A significant roadblock to justice will be removed under reforms to Queensland’s double jeopardy defence.
Attorney-General and Minister for Justice Jarrod Bleijie said recent amendments to the defence would be made retrospective.
“Our reforms will stop offenders from potentially and literally getting away with murder,” Mr Bleijie said.
“We are keeping the promise we made to Queenslanders that we would revitalise frontline services and rebalance the scales of justice back in favour of the victim, not the offender.
“The double jeopardy rule prevents a defendant from being tried again on the same or similar charges following an acquittal or conviction, even if new evidence comes to light.
“Advances in technology, particularly DNA testing, means new evidence may become available years after a trial. It would be an injustice if that new evidence could not be considered by a jury.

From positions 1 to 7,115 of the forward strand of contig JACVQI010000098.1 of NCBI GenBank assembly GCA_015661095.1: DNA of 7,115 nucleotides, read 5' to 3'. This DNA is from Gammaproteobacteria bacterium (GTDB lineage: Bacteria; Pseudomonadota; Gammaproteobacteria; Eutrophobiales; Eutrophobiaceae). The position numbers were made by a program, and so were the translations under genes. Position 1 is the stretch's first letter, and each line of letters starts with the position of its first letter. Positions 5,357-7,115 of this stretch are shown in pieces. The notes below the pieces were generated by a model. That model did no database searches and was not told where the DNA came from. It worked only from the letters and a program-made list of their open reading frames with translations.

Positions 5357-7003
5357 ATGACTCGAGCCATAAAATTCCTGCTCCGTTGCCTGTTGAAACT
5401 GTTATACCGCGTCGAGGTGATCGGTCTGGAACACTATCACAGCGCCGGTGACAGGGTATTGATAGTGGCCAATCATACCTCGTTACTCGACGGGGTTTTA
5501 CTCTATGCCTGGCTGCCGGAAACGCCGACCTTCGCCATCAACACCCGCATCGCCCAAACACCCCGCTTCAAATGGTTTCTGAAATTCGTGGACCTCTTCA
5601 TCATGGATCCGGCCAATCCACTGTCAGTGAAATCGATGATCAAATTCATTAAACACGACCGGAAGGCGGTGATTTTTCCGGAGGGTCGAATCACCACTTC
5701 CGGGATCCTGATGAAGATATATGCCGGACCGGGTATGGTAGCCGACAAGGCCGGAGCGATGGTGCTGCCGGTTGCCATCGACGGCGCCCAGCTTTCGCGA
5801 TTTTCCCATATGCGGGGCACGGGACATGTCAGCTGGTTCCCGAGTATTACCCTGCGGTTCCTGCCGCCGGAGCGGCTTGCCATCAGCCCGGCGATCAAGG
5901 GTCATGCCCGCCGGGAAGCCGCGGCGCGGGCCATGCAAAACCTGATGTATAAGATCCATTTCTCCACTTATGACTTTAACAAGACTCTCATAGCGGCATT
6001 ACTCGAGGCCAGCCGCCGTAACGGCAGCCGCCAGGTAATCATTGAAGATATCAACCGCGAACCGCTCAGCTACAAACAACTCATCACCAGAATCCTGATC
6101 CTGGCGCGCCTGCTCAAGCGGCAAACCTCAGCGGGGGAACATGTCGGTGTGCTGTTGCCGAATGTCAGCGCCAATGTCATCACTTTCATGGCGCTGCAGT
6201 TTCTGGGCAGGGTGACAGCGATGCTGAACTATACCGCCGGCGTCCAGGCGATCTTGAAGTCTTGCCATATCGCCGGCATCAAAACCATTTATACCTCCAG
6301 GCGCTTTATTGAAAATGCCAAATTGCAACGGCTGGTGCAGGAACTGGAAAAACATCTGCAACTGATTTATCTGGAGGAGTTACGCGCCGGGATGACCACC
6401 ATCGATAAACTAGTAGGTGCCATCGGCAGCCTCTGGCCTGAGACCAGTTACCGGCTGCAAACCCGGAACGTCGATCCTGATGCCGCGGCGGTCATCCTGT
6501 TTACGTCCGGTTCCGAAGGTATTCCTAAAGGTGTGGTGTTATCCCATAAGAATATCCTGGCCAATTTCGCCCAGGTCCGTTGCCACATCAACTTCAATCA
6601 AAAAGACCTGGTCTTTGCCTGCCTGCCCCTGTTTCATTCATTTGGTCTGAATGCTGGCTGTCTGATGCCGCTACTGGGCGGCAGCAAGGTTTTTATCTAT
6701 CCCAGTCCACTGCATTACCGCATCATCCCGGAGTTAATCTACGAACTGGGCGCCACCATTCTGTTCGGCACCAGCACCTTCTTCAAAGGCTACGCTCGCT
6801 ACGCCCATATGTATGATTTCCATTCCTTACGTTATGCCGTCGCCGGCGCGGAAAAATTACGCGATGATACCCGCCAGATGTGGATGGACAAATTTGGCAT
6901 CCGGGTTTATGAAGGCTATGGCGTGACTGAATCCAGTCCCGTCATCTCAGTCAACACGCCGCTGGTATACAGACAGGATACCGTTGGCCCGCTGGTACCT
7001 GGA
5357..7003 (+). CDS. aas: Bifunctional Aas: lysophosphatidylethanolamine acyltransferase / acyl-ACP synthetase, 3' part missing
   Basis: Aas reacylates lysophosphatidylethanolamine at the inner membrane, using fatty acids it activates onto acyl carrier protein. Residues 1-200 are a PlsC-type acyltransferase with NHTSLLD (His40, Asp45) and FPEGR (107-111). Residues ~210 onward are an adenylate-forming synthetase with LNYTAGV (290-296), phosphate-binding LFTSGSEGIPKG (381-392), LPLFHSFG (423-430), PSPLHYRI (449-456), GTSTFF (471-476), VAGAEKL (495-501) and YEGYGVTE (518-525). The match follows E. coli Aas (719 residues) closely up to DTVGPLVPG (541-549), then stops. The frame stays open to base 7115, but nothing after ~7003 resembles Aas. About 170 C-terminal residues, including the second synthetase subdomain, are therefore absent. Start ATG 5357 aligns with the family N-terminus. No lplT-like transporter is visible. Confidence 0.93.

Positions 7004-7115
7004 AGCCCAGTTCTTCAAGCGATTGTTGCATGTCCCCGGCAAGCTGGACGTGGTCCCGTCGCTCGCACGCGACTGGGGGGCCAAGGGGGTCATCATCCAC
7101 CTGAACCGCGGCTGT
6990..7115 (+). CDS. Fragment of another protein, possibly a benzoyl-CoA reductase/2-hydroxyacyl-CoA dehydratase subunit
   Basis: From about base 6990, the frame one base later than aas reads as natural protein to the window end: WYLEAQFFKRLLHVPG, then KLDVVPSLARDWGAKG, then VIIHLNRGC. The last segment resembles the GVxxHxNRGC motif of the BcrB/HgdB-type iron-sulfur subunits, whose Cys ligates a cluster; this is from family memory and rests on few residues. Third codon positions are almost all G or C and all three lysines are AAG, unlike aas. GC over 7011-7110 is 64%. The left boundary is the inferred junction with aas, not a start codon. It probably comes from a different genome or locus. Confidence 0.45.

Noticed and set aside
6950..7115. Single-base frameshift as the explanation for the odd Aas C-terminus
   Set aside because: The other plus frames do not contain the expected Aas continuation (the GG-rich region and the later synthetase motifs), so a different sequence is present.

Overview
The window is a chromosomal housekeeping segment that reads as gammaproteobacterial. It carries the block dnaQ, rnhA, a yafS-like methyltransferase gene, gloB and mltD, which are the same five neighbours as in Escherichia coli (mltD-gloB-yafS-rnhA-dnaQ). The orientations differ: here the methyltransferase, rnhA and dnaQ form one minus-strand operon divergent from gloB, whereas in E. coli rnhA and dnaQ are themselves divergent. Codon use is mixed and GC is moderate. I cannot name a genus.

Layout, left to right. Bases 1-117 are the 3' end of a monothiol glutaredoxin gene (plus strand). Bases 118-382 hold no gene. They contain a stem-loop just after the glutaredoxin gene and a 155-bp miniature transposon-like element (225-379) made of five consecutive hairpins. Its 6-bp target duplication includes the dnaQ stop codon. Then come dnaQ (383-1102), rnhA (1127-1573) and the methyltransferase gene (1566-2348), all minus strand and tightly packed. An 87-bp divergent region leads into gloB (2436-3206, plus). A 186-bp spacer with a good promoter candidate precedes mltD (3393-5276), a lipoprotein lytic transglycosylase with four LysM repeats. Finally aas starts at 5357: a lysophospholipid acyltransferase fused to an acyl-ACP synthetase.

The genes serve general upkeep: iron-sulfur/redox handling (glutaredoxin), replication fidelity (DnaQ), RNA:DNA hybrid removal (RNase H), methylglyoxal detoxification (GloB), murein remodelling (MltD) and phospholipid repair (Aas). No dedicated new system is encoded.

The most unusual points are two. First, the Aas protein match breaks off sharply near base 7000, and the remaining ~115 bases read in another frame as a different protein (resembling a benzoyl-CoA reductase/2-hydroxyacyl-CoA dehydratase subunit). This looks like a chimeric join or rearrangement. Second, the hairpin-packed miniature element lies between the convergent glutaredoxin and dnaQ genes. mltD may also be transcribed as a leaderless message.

“Sadly, the former Labor Government left Queensland behind when it made changes to the double jeopardy rule in 2007.
“Queensland was the only jurisdiction in Australia to not make its amendments retrospective. Hypothetically, it meant a criminal who got away with committing a serious crime years ago would not face justice, even if new forensic techniques and technology pointed the finger at him or her.
“We are going to remove that barrier to justice for victims and their families.
“A retrial will be allowed for a past charge of murder when there is fresh and compelling evidence. It will also be allowed for past offences with 25 years or more imprisonment if the original acquittal is tainted
“The Queensland Police Service and the Director of Public Prosecutions will be responsible for assessing the merits of any proposed re-trial application and any decision regarding re-investigation.
“Our reforms will improve community confidence in the justice system while ensuring a person’s right to move on after a trial is protected for the vast majority of acquitted accused.”